The referendum that Parliament approved early Sunday sees citizens voting July 5 on two creditor proposals — one of which is a very technical debt sustainability analysis. But E.U. leaders say they are far better prepared to guard against Greece’s exit than they were in 2011 and 2012, when the possibility first arose.

The focus now will be on quarantining Greece and containing the fallout for the other 18 members from “contagion” on financial markets which are set for a turbulent day on Monday when they open. The ECB, which has maintained ultra-low interest rates and launched large-scale quantitative easing measures, said it “is determined to use all the instruments available within its mandate” to maintain price stability. Varoufakis calls that idea “a very sensible transfer.” Asked directly, for the second time, whether Greece will pay up Tuesday, Varoufakis replies: “We are owed money by one part of the troika and we owe money to another part of the troika? OECD chief economist Catherine Mann told Italy’s La Stampa newspaper that “if you ask me if (markets) are ready for what is happening in Greece, I reply that no, their forecasts don’t predict any risk.

It blames everyone else for the consequences of its own actions and threatens default on repayment to the taxpayers of all these countries, including the poorest. • Greece’s prime minister has branded the deal on offer as humiliating and unacceptable. But it would put Greece on the slippery slope towards Grexit,” wrote Holger Schmieding, chief economist of Berenberg Bank. “Simply printing more IOUs and later on drachma to top up wages, pensions and welfare benefits would just cause a further collapse of the new currency and thus a bigger surge in import prices and overall inflation.”

However, she suggests the IMF remains willing to help. “I have briefed the IMF Executive Board on the inconclusive outcome of recent discussions on Greece in Brussels. I shared my disappointment and underscored our commitment to continue to engage with the Greek authorities. “I continue to believe that a balanced approach is required to help restore economic stability and growth in Greece, with appropriate structural and fiscal reforms supported by appropriate financing and debt sustainability measures. An updated version of the ministry’s travel advice issued Sunday noted that people seeking to withdraw cash in Greece could face “significant waits” and possible shortages at cash machines.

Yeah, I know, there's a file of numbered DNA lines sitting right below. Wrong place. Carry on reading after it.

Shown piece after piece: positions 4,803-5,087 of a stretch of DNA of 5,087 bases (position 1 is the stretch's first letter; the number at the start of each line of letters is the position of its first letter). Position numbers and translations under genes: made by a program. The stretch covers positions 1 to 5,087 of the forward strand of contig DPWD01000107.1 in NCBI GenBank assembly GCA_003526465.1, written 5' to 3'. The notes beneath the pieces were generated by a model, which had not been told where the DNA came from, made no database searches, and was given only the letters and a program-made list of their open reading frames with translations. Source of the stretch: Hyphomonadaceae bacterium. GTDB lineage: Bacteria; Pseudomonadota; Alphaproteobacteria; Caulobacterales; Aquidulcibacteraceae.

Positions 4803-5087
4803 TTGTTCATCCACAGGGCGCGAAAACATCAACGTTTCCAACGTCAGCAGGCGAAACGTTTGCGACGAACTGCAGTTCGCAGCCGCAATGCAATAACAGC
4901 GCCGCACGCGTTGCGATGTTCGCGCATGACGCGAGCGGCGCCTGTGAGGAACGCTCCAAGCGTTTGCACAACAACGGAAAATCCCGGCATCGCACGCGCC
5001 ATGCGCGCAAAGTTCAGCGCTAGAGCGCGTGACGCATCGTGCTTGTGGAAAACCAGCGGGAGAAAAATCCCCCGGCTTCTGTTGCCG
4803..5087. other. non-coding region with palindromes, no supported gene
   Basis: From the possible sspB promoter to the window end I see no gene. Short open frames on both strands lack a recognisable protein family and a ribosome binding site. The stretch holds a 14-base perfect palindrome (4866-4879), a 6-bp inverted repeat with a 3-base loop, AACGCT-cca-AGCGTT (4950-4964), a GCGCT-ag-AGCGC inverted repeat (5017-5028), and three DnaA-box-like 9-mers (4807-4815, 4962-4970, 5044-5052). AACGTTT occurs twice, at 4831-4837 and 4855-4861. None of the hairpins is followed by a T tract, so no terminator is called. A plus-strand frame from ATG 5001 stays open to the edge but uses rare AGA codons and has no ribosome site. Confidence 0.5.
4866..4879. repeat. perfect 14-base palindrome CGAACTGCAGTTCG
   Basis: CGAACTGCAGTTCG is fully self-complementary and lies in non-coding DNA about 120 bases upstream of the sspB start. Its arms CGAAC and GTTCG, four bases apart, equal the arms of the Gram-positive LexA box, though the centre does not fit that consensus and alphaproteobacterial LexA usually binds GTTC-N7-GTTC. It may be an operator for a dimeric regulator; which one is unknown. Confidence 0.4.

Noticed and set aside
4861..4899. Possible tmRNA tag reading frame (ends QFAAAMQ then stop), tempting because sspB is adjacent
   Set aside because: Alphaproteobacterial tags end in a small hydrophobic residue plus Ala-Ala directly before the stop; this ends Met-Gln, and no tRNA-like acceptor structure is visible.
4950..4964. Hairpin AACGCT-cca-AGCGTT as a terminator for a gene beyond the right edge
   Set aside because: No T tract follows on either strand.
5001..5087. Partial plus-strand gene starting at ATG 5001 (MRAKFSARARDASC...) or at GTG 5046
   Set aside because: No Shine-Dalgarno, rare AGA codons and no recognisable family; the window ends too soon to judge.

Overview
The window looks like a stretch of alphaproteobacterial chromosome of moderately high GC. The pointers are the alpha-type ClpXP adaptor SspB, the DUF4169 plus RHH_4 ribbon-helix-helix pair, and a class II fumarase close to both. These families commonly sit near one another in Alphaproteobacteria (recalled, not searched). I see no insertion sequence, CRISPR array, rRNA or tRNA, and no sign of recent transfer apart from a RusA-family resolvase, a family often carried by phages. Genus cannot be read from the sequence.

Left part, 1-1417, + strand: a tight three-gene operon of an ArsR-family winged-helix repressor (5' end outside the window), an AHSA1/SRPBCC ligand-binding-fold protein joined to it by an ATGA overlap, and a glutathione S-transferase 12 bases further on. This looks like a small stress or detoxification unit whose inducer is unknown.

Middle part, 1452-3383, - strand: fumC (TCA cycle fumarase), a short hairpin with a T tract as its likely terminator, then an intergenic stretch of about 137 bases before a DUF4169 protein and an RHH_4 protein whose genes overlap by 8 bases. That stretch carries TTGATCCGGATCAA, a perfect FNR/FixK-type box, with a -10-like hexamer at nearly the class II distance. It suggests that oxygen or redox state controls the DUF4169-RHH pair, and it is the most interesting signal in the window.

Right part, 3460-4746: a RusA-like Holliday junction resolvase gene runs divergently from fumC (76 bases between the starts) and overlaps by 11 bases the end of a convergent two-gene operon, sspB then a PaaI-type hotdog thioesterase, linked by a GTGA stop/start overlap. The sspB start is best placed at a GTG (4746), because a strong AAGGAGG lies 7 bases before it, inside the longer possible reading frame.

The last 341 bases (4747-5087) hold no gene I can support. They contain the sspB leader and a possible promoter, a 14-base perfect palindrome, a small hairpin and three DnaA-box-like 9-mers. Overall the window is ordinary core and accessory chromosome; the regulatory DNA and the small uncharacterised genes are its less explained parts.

The UK foreign office has updated its travel guide today, advising that visitors to Greece should be aware of the possibility that banking services – including credit card processing and servicing of ATMs – could potentially become limited at short notice. On Friday, Ms Merkel accused Greece of taking “regressive” steps, warning that Berlin would not be “blackmailed” by the debtor’s demands, she told her MEP’s. “We have not made the necessary progress. It has been allowing Greek banks to draw emergency credit from Greece’s central bank, a financial lifeline that has been keeping Greece’s four major banks going during the country’s tense bailout negotiations with creditors.

Costas Papadopolous, a 75-year-old pensioner attempting to withdraw money from an empty ATM, says he is for the euro “no matter what” and he believes the conditions set down by the eurozone creditors have been okay. A separate poll by Kapa Research for the To Vima newspaper found 47.2 percent of respondents would vote in favor of a new, painful agreement with Greece’s creditors, compared to 33 percent who would vote no and 18.4 percent undecided.

It’s clear that one country can under no circumstances blackmail the European Commission and the euro countries.” Bloomberg is reporting that the Greek negotiators in Brussels found out about the referendum via Twitter. They were reaching agreement on a joint proposal to be presented to a meeting of finance ministry officials set for the next morning.” So, it’s the morning after the day before. They have vowed not to extent the country’s bail-out deal after Tuesday, putting Greece on course of a debt default and disorderly exit from the euro.